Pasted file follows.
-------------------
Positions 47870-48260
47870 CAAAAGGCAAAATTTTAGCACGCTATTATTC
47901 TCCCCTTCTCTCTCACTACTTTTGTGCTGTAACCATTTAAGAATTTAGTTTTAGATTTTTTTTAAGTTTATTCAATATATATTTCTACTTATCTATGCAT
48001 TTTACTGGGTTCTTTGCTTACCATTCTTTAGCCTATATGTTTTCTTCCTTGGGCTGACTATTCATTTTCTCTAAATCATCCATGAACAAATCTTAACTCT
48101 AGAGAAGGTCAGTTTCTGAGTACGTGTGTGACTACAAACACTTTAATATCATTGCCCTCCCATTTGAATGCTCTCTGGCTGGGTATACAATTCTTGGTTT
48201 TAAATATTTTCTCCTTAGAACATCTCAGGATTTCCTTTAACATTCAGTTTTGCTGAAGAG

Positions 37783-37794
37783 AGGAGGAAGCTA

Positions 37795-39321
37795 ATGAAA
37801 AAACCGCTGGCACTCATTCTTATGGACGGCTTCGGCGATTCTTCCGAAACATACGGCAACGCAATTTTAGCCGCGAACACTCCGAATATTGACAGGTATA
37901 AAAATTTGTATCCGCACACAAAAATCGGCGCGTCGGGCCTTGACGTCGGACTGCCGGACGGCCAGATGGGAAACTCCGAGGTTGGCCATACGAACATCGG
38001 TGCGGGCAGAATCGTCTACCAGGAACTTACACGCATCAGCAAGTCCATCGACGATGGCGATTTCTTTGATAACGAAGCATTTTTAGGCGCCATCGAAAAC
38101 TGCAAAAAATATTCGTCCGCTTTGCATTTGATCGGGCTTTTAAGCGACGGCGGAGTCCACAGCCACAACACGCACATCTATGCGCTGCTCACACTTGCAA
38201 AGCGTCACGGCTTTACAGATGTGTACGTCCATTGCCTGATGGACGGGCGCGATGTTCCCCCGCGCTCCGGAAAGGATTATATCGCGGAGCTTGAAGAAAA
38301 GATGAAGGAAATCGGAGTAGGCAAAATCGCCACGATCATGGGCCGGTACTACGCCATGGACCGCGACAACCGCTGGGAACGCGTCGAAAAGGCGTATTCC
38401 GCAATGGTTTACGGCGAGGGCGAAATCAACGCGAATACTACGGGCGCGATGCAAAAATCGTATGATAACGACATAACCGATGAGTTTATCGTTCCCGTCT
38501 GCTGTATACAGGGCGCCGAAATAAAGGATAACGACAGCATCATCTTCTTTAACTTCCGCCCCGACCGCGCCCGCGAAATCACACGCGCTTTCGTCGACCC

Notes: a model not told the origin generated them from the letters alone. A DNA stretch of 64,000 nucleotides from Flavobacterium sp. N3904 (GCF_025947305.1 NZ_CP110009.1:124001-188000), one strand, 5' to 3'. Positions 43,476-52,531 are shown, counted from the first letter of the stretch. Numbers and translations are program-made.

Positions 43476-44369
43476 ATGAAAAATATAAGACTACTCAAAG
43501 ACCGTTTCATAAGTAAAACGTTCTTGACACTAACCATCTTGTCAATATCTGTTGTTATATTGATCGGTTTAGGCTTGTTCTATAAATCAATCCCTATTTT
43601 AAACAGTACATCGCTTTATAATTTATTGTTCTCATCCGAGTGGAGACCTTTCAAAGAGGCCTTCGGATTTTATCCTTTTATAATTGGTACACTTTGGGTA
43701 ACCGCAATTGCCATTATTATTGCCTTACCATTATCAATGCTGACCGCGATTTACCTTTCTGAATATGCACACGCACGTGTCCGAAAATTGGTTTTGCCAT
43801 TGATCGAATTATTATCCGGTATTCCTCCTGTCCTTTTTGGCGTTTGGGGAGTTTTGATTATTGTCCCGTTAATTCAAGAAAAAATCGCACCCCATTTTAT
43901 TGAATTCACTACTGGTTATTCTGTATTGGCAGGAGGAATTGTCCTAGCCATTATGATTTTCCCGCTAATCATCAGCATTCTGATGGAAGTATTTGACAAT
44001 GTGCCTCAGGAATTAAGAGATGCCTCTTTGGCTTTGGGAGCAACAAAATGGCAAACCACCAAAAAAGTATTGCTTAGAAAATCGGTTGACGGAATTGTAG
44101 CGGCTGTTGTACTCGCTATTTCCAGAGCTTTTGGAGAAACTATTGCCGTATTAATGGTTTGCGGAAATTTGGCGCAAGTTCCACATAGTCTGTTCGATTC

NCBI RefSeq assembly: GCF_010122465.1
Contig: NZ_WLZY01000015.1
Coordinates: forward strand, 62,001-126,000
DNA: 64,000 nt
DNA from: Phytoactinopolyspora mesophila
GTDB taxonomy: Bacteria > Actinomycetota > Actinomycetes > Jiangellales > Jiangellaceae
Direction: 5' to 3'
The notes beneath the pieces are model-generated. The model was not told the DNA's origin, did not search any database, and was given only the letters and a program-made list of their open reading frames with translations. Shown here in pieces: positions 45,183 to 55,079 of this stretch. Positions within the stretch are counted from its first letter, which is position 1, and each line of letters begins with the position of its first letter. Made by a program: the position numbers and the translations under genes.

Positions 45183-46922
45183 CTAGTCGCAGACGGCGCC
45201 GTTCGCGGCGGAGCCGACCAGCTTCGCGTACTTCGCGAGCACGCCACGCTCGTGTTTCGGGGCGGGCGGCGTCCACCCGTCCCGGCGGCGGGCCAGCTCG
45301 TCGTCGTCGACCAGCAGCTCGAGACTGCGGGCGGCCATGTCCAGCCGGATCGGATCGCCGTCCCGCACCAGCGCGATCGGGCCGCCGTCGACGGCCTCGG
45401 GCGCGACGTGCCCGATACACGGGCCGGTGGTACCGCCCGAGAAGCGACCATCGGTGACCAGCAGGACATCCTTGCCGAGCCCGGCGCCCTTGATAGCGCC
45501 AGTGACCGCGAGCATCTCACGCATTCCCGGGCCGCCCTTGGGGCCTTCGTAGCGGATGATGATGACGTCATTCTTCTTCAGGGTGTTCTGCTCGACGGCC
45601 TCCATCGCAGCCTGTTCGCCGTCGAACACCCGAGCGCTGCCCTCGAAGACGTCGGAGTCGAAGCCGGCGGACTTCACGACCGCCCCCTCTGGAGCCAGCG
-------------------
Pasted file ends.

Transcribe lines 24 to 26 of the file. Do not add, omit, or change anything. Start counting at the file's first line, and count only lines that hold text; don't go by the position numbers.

43701 ACCGCAATTGCCATTATTATTGCCTTACCATTATCAATGCTGACCGCGATTTACCTTTCTGAATATGCACACGCACGTGTCCGAAAATTGGTTTTGCCAT
43801 TGATCGAATTATTATCCGGTATTCCTCCTGTCCTTTTTGGCGTTTGGGGAGTTTTGATTATTGTCCCGTTAATTCAAGAAAAAATCGCACCCCATTTTAT
43901 TGAATTCACTACTGGTTATTCTGTATTGGCAGGAGGAATTGTCCTAGCCATTATGATTTTCCCGCTAATCATCAGCATTCTGATGGAAGTATTTGACAAT